|Wayne Shorter||Artist of the Year||DownBeat Critics Poll||Won|||
|Soprano Saxophone Player of the Year||DownBeat Critics Poll||Won|||
|Wayne Shorter Quartet||Jazz Group||DownBeat Critics Poll||Won|||
|DownBeat Readers Poll||Won|||
|2014||"Orbits"||Best Jazz Instrumental Solo||Grammy Award||Won||from Without a Net|||
|Wayne Shorter||Achiever||Golden Plate Award||Won||bestowed by American Academy of Achievement; presented by Awards Council member Willie L. Brown Jr.|||
|Wayne Shorter Quartet||Jazz Group||DownBeat Critics Poll||Won|
|2015||Wayne Shorter||Soprano Saxophone Player of the Year||DownBeat Critics Poll||Won|||
|2016||Wayne Shorter||Soprano Saxophone Player of the Year||DownBeat Critics Poll||Won|
|DownBeat Readers Poll||Won|||
|2017||Wayne Shorter||Soprano Saxophone Player of the Year||DownBeat Critics Poll||Won|||
|Exceptional achievement||Polar Music Prize||Won|
|Musical Arts||Rolf Schock Prizes||Won|||
|2019||Wayne Shorter||Jazz Artist||DownBeat Readers Poll||Won|||
|Soprano Saxophone Player of the Year||Won|||
|Best Jazz Instrumental Album||Grammy Award||Won|||
|2021||Wayne Shorter||On-going innovation and impact in the field of jazz||Doris Duke Performing Artist Award||Won||sponsored by the Doris Duke Charitable Foundation|||
|2023||"Endangered Species"||Best Improvised Jazz Solo||Grammy Award||Pending||with Leo Genovese|||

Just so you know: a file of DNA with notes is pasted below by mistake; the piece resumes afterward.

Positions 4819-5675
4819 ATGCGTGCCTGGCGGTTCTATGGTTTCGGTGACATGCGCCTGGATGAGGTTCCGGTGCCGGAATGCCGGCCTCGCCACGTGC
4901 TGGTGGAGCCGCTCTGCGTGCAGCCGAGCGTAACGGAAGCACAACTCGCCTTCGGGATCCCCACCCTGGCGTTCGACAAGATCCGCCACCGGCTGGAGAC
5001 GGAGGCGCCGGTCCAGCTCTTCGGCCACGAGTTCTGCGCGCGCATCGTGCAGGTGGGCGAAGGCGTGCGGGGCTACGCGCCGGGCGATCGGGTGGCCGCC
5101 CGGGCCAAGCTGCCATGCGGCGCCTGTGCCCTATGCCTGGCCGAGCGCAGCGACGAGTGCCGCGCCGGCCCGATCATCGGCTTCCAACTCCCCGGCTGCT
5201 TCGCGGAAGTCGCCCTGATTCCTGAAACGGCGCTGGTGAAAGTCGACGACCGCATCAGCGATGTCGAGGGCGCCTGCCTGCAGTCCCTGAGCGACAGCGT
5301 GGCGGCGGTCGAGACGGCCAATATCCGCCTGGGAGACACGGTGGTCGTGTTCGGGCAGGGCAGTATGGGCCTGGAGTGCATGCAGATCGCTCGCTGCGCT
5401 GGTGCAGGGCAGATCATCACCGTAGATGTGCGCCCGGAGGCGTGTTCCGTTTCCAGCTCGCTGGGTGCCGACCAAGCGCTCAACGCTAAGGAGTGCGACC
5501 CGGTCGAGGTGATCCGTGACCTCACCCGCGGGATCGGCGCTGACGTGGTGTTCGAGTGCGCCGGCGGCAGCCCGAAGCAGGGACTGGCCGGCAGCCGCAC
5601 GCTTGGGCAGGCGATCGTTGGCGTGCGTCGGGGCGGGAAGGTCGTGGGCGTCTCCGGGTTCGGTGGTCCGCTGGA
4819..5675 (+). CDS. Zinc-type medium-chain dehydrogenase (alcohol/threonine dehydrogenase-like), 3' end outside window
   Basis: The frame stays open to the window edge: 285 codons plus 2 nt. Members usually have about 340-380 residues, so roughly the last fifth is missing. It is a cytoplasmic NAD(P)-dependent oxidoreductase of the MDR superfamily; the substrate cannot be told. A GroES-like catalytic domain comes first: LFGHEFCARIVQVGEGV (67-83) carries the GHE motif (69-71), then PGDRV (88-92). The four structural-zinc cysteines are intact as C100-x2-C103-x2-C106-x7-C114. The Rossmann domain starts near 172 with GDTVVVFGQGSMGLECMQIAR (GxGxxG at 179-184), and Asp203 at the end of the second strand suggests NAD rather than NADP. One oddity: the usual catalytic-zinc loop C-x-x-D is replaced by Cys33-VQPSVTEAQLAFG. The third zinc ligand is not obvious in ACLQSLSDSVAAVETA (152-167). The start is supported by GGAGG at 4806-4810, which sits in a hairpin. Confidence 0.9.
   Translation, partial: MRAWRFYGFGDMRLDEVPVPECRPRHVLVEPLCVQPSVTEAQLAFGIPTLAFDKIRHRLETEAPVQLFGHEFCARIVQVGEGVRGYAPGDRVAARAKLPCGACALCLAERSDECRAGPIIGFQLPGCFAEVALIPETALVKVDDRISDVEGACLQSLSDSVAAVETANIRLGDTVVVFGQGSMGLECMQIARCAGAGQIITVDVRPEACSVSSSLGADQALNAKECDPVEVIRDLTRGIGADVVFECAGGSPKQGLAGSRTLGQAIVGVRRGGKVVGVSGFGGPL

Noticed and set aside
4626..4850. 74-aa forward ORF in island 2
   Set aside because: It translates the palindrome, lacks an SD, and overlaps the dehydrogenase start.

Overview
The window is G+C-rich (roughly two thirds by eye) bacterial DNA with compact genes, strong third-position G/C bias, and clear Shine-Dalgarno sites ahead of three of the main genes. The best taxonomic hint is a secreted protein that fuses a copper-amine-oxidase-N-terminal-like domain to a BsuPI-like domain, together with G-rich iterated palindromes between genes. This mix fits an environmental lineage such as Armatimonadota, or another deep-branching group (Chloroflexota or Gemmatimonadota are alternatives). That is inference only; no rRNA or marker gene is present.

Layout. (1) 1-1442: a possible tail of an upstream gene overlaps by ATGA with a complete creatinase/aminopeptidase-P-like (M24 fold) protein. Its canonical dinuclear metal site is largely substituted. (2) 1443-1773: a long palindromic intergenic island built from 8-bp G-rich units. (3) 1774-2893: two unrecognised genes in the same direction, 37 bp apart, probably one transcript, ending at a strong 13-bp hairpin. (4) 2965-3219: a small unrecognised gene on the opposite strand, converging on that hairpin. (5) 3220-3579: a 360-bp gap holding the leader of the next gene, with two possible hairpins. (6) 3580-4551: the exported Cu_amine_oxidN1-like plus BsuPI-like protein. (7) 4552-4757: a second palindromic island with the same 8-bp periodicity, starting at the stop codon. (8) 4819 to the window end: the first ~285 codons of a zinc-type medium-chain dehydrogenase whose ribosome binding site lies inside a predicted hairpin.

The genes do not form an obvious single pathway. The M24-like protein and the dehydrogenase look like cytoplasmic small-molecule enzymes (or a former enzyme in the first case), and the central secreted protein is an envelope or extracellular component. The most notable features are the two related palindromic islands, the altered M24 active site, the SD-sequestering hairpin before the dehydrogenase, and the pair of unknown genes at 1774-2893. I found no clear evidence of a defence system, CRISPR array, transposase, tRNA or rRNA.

|Live at the Detroit Jazz Festival||Best Jazz Instrumental Album||Pending||with Terri Lyne Carrington, Leo Genovese, and Esperanza Spalding|
Main article: Wayne Shorter discography
Shorter met Teruko (Irene) Nakagami in 1961. They were later married and had a daughter, Miyako. Some of his compositions are copyrighted as "Miyako Music" and Shorter dedicated the pieces "Miyako" and "Infant Eyes" to his daughter. The couple separated in 1964.
Shorter met Ana Maria Patricio in 1966 and they were married in 1970. In 1986, their daughter Iska died of a grand mal seizure at age 14. Ana Maria and the couple's niece, Dalila, were both killed on July 17, 1996, on TWA Flight 800, while travelling to visit him in Italy. Dalila was the daughter of Ana Maria Shorter's sister and her husband, jazz vocalist Jon Lucien. In 1999, Shorter married Carolina Dos Santos, a close friend of Ana Maria. The Shorters practice Nichiren Buddhism and are longtime members of the Buddhist association Soka Gakkai International.
Composer and producer Rick Shorter (1934-2017) was Shorter's cousin.
Academy guest of honor and jazz saxophonist Wayne Shorter accompanies Esperanza Spalding in a duet performance at the 2014 International Achievement Summit in San Francisco.